NAIROBI, Kenya – A draft agriculture by the ministerial facilitator reflects some U.S. demands, such as leaving out a special safeguard mechanism and permanent solution on food stockholding programs, as well as including an 18-month term for repayment of export credits and less extensive disciplines on food aid than demanded by other countries.
But the text, circulated early on the third day (Dec. 17) of the World Trade Organization's tenth ministerial here and obtained by , also contains language that the U.S. may find objectionable narrowing the scope of state-owned enterprises (SOEs) covered under export credit disciplines. Export credits are one of the four pillars of export competition, along with export subsidies, agricultural state trading enterprises (STEs) and food aid.
A cover page to the text states that it is a “good faith attempt” by the facilitator and chairman of the agricultural negotiating group to identify compromise outcomes, but does not purport to represent a consensus by members. The aim of the texts “to assist Ministers to find common ground, and in keeping with this aim they should be considered to expire at the end of the Tenth Ministerial Conference,” the cover page says.
One informed source allied with developing countries blasted the text as “calibrated to suit the U.S. proposals.” This source pointed out that it only contains commitments to negotiate in the future on the special safeguard mechanism (SSM) demanded by countries like India and the Philippines and the food stockholding permanent solution pushed by India.
The SSM would allow developing countries to snap back their tariffs on agriculture products in the event of import surges or falling prices. On public stockholding, India and other members of the G-33 group are seeking to permanently exempt subsidies provided through such programs from counting toward WTO subsidy limits.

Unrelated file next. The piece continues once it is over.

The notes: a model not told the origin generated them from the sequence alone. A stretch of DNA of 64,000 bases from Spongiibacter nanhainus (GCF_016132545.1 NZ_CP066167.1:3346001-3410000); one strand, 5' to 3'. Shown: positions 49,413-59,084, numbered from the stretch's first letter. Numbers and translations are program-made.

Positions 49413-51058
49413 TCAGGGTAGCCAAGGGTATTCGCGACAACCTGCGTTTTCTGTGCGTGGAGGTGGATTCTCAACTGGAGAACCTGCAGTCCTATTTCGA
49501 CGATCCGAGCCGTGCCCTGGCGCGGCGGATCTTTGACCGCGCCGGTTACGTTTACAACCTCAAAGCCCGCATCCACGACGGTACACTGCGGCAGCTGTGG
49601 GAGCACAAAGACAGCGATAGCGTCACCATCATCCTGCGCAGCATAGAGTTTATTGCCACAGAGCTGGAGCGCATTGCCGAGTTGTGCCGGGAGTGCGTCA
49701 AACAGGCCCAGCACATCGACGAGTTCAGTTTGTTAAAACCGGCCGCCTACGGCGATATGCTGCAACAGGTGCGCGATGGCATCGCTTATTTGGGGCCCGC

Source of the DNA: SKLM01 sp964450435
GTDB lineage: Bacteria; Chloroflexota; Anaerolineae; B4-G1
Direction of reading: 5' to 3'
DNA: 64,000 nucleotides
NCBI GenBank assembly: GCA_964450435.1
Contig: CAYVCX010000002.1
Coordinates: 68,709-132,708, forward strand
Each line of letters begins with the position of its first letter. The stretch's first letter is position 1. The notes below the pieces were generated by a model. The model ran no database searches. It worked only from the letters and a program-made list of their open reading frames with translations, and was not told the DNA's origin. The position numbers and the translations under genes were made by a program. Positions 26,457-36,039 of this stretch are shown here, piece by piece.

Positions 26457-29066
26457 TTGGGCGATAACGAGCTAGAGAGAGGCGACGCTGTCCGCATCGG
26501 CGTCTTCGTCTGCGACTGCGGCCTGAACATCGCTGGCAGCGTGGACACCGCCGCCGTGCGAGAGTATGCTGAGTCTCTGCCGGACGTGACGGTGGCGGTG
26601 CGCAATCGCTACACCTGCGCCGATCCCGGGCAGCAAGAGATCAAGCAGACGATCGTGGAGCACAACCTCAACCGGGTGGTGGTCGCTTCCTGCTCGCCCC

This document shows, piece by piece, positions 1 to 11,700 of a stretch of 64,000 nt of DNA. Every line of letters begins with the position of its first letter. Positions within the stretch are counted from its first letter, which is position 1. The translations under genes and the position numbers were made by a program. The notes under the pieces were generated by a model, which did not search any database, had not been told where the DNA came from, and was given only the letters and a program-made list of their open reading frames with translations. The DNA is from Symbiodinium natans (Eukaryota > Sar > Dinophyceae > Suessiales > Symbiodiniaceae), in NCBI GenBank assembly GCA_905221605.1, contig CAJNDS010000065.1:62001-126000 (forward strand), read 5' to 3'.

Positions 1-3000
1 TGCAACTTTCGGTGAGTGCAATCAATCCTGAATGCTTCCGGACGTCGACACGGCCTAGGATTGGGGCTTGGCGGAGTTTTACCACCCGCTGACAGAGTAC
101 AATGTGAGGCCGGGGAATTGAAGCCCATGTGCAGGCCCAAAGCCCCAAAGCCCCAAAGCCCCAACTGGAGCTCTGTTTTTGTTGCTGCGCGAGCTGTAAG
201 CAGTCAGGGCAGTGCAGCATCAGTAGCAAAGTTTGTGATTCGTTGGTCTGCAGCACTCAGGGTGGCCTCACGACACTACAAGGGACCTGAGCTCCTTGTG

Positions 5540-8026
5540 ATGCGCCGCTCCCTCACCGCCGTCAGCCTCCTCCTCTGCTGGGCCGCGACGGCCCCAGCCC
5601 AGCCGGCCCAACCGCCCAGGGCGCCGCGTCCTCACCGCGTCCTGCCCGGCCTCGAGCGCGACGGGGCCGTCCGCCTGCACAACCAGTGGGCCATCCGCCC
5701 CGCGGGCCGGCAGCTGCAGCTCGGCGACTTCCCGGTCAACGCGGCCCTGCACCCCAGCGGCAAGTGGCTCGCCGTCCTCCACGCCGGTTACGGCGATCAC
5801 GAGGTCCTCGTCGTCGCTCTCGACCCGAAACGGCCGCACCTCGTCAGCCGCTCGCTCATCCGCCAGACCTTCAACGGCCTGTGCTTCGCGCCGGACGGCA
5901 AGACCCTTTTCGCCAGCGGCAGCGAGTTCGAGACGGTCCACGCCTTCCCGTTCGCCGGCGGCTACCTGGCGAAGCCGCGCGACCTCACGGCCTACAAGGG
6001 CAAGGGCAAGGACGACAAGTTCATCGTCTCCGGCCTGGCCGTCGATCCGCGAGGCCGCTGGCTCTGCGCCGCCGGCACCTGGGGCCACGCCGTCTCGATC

In a Dec. 17 interview, South African Trade Minister Rob Davies said his country can live with the agriculture text as proposed by the facilitator, but noted that the African Group may seek further changes on the food aid language. He said South Africa has not been a proponent of the SSM and the stockholding solution, although it has supported India and other developing countries on those issues.
By contrast, civil society groups attending the ministerial here blasted the facilitator's text, largely because it excluded the SSM and the stockholding solution.
"The new text on agriculture makes a travesty of developing country concerns," Ranja Sengupta, a representative of Third World Network, said in a statement. "There is no progress and no deliverable on the special agricultural safeguard or the permanent solution to food security proposal on public stockholding, which are genuine concerns of developing countries while the export competition package is being sold as the big deliverable but which does nothing but protect U.S. interests such as on 540 days (1.5 years) on credit repayment. The developing countries gain nothing from this text and should firmly reject it."
The informed source called the text's language on food aid “insufficient.” The food aid provisions largely reflect an earlier U.S. proposal on this topic that imposed weaker disciplines on the so-called monetization of food aid than a joint proposal put forward by the European Union, Brazil and other countries. Monetization refers to donated food items being sold by non-governmental organizations in a country as aid.
While the joint proposal would have capped monetization at a certain percentage of overall in-kind food aid donations, the facilitator's text preserves non-binding language from the U.S. proposal stating that members “shall endeavour to monetize international food aid only where there is a demonstrable need for monetization for the purpose of transport and delivery of the food assistance, or the monetization of international food aid is used to redress short and/or long term food deficit requirements or insufficient agricultural production situations … .”
However, the facilitator's text adds a new requirement that “local and regional market analysis shall be completed before monetization occurs for monetized international food aid,” and sets out parameters for such analysis.